The Benefits of an MIA Approach to Repair Quality
VP, ASG Market Solutions
I hope that the quality control in your shop is MIA! Yes, you read that correctly; M. I. A. Before you stop reading, you should know I don’t mean that your quality control should be Missing In Action. I’m referring to three other words that should be a part of any business that is focused on repair quality and continuous improvement:
The idea of controls to gauge repair quality isn’t new, but processes like scanning and calibrations are becoming more and more commonplace. In fact, the latest Crash Course statistics illustrate a few key points and trends:
- Over 47% of all estimates included a line item for a scan in Q1 2021. This is a 44% increase from just four years ago.
- In 2017, fewer than 1% of estimates had a line item for calibrations. Now, 5% of estimates have calibrations; 10%+ of estimates newer than three years have calibrations.
This trend will likely continue, and even accelerate, as newer model vehicles equipped with more advanced driver assistance systems (ADAS) arrive in showrooms (and then body shops) around the country. Even vehicles that have been on the road for years have complicated systems.
So how does “measuring, improving, and analyzing” impact repair quality relative to scanning and calibrations? Well, if you aren’t already implementing an M-I-A approach, your quality may already be suffering the consequences.
Measuring the impact of ADAS-equipped vehicles on your shop’s performance is a multifaceted approach. Start with the basics. We already noted that 47% of all estimates had a scan charge, and 5% had a line item for calibration. These percentages will fluctuate based upon vehicle mix and the type of repair, but it’s a starting point. If you’re repairing newer model vehicles, the percentage of scans and calibrations should be higher.
Your baseline measurement should go beyond just the percentage of vehicles being scanned and calibrated. To get a full lay of the land, look at how the growth of ADAS-equipped vehicles has impacted your business. Perhaps you’re writing more supplements, or there’s an increase in cycle times because you sublet the scanning and calibration to a third party vendor, like your local dealer. Are repairs on vehicles with ADAS returning lower CSI scores than those without? Are those jobs taking longer? These and more should all be part of the initial measurement of your shop’s performance.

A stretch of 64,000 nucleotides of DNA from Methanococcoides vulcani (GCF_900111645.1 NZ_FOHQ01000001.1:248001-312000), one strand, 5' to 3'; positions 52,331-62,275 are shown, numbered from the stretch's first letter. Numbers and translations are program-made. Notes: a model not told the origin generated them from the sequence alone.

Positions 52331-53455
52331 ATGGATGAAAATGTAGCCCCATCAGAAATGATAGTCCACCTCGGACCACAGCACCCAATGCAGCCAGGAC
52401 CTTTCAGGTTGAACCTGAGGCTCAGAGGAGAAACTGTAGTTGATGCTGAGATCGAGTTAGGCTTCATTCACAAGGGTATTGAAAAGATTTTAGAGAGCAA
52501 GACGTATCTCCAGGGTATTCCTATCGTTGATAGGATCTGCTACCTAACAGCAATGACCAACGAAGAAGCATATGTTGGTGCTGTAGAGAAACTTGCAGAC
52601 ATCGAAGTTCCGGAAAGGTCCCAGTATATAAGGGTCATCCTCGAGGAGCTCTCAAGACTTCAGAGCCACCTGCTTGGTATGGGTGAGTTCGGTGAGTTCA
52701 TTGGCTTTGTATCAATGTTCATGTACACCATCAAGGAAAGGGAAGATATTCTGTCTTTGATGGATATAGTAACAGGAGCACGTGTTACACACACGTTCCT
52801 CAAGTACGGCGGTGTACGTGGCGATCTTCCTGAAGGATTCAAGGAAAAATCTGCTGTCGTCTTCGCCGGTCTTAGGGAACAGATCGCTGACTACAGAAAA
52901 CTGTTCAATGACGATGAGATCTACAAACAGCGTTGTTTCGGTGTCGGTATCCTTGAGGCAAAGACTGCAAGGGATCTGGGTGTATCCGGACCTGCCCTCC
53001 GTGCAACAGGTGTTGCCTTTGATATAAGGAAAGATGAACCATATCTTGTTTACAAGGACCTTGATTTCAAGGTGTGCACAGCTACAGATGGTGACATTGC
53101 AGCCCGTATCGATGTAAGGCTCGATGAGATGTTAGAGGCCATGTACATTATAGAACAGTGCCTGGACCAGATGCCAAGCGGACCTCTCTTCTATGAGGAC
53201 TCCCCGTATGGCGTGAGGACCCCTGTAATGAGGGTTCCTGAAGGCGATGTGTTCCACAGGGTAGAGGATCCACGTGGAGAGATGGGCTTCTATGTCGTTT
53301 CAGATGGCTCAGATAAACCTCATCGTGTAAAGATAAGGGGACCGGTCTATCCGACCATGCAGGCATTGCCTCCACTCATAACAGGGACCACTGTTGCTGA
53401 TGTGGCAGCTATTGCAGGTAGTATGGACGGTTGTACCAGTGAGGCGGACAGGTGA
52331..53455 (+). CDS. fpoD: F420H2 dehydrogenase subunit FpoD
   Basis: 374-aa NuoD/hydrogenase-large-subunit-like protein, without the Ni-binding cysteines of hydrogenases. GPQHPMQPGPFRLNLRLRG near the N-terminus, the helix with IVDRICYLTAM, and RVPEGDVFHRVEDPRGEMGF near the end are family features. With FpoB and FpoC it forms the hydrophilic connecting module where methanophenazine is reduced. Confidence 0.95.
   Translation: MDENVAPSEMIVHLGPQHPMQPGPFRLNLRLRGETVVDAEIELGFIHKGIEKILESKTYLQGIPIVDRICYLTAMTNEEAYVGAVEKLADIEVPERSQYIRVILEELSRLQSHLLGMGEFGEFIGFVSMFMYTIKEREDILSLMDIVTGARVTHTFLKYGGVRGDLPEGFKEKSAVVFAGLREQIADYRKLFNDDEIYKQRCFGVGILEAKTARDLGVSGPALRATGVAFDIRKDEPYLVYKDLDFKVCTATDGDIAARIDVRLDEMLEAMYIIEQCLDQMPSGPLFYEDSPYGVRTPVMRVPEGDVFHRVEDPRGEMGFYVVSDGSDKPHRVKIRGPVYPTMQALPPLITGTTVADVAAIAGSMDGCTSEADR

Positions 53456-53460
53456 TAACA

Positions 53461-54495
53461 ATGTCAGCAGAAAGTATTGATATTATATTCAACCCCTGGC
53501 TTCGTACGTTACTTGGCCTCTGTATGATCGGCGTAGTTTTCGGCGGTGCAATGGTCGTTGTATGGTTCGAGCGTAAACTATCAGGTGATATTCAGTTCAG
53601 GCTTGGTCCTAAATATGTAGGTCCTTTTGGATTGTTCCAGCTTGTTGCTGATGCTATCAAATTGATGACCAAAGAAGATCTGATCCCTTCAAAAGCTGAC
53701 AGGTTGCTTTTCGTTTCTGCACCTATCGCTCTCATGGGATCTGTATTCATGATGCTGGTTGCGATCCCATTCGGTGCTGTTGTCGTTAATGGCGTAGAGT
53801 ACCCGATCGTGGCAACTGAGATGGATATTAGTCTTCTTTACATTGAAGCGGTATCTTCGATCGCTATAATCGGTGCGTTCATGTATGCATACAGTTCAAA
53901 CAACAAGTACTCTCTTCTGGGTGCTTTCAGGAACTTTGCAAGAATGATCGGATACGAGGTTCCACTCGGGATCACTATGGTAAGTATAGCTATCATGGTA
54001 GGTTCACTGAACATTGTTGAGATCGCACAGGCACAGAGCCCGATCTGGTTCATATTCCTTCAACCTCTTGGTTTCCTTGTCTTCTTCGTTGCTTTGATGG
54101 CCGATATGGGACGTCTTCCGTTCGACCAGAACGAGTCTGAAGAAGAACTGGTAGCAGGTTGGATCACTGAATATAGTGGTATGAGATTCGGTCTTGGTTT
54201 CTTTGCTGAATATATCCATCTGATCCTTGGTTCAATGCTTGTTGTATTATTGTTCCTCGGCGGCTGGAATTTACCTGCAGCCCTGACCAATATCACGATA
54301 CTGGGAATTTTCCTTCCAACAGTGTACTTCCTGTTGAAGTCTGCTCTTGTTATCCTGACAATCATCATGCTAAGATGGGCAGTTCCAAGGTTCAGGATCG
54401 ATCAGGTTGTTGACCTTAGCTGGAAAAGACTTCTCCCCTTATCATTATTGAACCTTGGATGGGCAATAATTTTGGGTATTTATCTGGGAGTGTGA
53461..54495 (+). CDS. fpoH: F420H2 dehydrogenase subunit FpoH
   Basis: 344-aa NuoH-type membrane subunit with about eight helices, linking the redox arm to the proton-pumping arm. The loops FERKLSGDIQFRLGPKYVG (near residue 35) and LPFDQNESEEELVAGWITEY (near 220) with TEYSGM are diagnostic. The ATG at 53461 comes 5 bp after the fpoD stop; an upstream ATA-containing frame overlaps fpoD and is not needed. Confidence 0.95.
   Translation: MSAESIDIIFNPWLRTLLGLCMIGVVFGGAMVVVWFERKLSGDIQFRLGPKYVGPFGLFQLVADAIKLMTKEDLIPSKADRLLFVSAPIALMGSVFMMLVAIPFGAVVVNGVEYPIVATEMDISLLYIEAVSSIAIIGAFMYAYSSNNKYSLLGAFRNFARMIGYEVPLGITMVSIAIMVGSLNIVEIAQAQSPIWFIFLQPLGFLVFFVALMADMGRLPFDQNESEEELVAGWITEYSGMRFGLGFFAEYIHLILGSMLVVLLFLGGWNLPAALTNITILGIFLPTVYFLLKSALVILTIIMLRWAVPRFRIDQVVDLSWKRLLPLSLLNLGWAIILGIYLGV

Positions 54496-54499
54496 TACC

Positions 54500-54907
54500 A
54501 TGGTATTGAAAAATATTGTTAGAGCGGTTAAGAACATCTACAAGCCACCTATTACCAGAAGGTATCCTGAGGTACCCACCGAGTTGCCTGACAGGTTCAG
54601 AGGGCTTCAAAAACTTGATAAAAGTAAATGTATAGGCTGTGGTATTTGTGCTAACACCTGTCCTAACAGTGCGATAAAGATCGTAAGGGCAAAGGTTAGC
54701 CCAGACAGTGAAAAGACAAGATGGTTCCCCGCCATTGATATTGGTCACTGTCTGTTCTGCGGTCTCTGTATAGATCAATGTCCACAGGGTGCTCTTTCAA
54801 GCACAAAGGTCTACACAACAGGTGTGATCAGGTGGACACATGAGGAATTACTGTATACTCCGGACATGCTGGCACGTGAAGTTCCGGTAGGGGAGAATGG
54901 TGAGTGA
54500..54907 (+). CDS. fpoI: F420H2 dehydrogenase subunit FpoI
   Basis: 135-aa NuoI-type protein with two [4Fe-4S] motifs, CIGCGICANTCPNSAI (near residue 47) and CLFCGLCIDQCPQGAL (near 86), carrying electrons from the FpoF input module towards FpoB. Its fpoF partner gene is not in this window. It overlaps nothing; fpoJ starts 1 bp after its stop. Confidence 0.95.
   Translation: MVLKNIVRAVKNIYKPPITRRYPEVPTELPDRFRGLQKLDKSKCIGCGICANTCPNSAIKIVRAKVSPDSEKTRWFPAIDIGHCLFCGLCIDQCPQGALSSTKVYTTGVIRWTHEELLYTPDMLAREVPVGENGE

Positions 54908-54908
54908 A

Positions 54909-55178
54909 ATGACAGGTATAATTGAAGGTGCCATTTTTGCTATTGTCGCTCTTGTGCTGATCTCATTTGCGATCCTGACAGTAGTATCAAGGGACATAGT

Your secret weapon(s) are improvement and investment based on that data – especially in scanning and calibrations. That investment will come in many different forms. Investing time, resources, and money to train and educate your team on improved processes is one that you won’t regret and one your customer will thank you for.
Pre-repair scanning during the blueprinting process can help to identify diagnostic trouble codes (DTCs) and ADAS equipment impacted in a collision, meaning fewer supplements. Post-repair scans before the vehicle leaves the shop can drive more positive CSI scores by cutting down the number of vehicles being returned for additional repairs.
Improvement could also come through a financial investment to bring scanning and calibrations in-house. This investment often leads to reduced cycle times and increased customer satisfaction.
Once new processes have been put into place, it’s time to analyze how it has helped your business. Like we did in the Measurement phase, look at performance through the lens of cycle time and customer satisfaction: have the changes helped to reduce the overall cycle time and/or improved your CSI? It’s likely that BOTH will occur once you have committed to the investment in your team and your process.
The percentage of new vehicles with at least one ADAS feature is on the rise and will likely hit 100% in the not-too-distant future. Don’t be afraid to go M-I-A as the industry evolves. Measure, Improve, and Analyze to stay ahead of the competition.